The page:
Given the nature of Sergey Brin’s support, this disregard might have to be a requirement. Impatient with the glacial pace of scientific research in universities, Brin has mandated that Post and his team work alone. Post takes a philosophical angle on this results-minded approach to science: “If we transform ugly pieces of technology into something that is very elegant and useful for the planet and for people, then I’ll be perfectly happy”.

Our great-grandchildren may shake their heads over our barbaric extraction of ‘chicken’ from a living animal

The End of the Animal

If Post’s technology becomes commercially viable, it will represent one of the most fundamental changes to the way we approach meat since our ancestors domesticated animals. Our inborn taste for meat drove our evolution and has, in the last few centuries, utterly transformed the face of the earth.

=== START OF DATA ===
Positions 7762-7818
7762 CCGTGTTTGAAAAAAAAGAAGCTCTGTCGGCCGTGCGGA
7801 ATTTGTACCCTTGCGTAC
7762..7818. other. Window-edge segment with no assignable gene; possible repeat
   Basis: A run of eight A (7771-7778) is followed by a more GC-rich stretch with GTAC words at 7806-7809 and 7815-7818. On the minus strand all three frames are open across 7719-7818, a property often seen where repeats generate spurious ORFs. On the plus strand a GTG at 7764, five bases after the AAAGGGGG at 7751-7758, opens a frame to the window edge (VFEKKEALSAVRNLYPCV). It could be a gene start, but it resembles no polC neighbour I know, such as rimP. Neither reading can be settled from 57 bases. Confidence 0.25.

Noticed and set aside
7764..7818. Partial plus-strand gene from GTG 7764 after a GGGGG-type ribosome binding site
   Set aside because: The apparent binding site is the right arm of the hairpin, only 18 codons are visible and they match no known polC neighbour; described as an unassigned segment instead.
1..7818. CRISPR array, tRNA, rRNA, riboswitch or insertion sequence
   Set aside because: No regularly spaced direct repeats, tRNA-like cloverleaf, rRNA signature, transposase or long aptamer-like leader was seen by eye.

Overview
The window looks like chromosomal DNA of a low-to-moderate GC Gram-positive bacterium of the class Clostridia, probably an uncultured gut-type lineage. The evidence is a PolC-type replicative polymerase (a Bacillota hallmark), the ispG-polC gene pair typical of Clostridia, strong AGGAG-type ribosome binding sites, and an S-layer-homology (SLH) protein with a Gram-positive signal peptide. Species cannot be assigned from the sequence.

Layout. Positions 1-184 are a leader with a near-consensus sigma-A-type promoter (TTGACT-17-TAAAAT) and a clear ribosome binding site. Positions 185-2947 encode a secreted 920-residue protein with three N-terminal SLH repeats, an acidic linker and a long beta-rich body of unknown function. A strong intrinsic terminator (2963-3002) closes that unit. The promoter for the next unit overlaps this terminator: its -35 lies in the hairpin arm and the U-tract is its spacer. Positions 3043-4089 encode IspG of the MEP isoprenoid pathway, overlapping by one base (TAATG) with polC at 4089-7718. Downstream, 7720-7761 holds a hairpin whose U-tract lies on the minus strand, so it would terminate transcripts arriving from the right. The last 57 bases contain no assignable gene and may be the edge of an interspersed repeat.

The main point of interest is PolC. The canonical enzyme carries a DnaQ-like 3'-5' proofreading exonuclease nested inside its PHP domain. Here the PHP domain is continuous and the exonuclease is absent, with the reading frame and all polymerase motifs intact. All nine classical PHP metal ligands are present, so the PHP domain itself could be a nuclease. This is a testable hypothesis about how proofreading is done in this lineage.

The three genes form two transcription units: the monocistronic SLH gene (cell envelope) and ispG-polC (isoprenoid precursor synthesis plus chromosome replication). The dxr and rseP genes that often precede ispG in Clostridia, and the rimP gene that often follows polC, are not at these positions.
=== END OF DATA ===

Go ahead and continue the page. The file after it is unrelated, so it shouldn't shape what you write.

Yet Post readily dismisses our 2-million-year-old love affair with meat. In a statement that might be met with skepticism from ranchers and bacon-loving hipsters alike, Post argues that “we don’t extract any happiness from eating meat. We don’t extract any particular nourishing value from it. It is basically the taste, the color, the texture and the emotions associated with it. Eventually, I think, we will completely dissociate meat from its traditional form”.

If Post has his way, our great-grandchildren may shake their heads over our barbaric extraction of ‘chicken’ from a living animal, in the same way we now shudder at the idea of bloodletting or human sacrifice.

However, successfully decoupling meat from its animal origin will only be possible if in vitro meat is identical to the real thing. Post is adamant that lab-grown meat is not only no different from conventional meat, but that it is also inherently natural – or, at least, no less natural than anything else we eat.